Rising concerns over Arizona Court of Appeals ruling on cannabis extracts

- Medical marijuana patients and their families are concerned about a recent ruling by the Arizona Court of Appeals.

The ruling says individuals can be arrested for possession of cannabis extracts, as the products are not defined in Arizona's voter-approved medical marijuana law.

That has many people worried about prosecution, and the treatments they've used for pain and suffering.

"With Marijuana and especially the edibles, you're able to reduce the pain on a grand scale," said Marine Corps veteran Deb Estrada. "Pain;s not fun."

Estrada joined dozens at the State Capitol Tuesday for a "Cannabis Freedom Rally", held in response to the recent court ruling.. Estrada said after she got out of the military, she began opioid treatments, but her life changes for the better with medical marijuana.

"I was on all this dope, I couldn't think for myself," said Estrada. "When I got off of all the pharmaceuticals, my life changed, and after about a yea,r I talked myself into going to get a card."

Estrada's story is not the only one. Others, like Yazy Rad, are also concerns.

"Concentrate is the only way I can get my medicine, because if I do not, then I can lose weight and go back in the hospital," said Yazy. She is blind, suffers from Cerebral Palsy, and suffered from debilitating nausea after a surgical procedure.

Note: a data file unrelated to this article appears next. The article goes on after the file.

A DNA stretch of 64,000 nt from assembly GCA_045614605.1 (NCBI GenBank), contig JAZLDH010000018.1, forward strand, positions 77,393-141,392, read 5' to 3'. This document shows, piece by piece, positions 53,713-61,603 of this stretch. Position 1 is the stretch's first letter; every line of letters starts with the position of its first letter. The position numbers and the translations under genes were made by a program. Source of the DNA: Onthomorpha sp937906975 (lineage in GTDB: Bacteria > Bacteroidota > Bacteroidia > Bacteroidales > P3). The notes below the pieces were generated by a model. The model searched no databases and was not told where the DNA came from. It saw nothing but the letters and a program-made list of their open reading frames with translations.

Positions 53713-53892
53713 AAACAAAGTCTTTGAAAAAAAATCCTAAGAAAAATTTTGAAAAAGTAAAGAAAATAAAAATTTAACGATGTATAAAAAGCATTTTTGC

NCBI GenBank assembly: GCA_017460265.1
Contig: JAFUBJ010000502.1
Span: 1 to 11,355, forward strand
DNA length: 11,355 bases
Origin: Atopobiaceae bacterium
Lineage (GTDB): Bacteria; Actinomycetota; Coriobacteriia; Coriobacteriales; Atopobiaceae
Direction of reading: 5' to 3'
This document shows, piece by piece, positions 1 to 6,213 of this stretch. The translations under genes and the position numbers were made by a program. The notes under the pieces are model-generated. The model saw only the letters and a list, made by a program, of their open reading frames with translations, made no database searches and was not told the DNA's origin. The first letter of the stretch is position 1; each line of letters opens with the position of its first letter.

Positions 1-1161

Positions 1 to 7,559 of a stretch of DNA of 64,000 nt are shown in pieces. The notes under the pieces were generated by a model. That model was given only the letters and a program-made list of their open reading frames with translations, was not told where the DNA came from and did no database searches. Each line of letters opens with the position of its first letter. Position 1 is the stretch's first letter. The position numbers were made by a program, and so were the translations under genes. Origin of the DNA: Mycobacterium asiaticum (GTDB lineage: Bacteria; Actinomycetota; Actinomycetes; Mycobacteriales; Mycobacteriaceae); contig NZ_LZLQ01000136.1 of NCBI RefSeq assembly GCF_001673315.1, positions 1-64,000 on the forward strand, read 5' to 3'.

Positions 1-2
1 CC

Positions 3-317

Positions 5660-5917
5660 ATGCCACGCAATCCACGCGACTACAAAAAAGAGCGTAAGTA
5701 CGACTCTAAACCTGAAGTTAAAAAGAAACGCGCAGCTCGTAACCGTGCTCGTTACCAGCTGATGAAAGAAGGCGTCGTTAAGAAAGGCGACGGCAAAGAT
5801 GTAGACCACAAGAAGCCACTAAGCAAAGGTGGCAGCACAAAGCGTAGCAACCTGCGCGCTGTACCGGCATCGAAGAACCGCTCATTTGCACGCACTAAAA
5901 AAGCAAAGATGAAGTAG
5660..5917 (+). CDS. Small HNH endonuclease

For three years, Yazy has relied on her mother, Parisa Rad, to legally give her cannabis oil infused medicine as part of a daily regimen. Her symptoms were alleviated with the treatment.

"My daughter couldn't eat or do anything independently before cannabis, she was bed ridden," said Parisa.

That treatment, however, is in limbo now because of the ruling from the Court of Appeals. Parisa said smoking anything other than a vape pen is not an option.

"I've been going to meetings and trying to figure, listening to legal advice, and figuring out what this means for our family, and it's all terrifying," said Parisa.

Michelle Dumay, whose 11-year-old daughter suffers from seizures, relies on similar cannabis extracts.

"Before the cannabis, she was having anywhere from six to 10 seizure events a day," said Dumay. "Now, we are roughly about one a week."

Parisa linked up with 17 other families to file a lawsuit against the state over the ruling. In the meantime, she'll most likely be bringing Yazy out of state to avoid breaking the law.

"We're looking at, unfortunately, separating our family temporarily," said Parisa. "I have put myself out in the public eye. I have another child. I don't want to do something where I can end up in prison for just giving my daughter medicine."

In the interim, the Maricopa County Attorney's Office says they're going to take a "wait and see" approach with the lawsuit. It's possible a stay is granted and another court battle plays out, leaving families free to still use the extracts.

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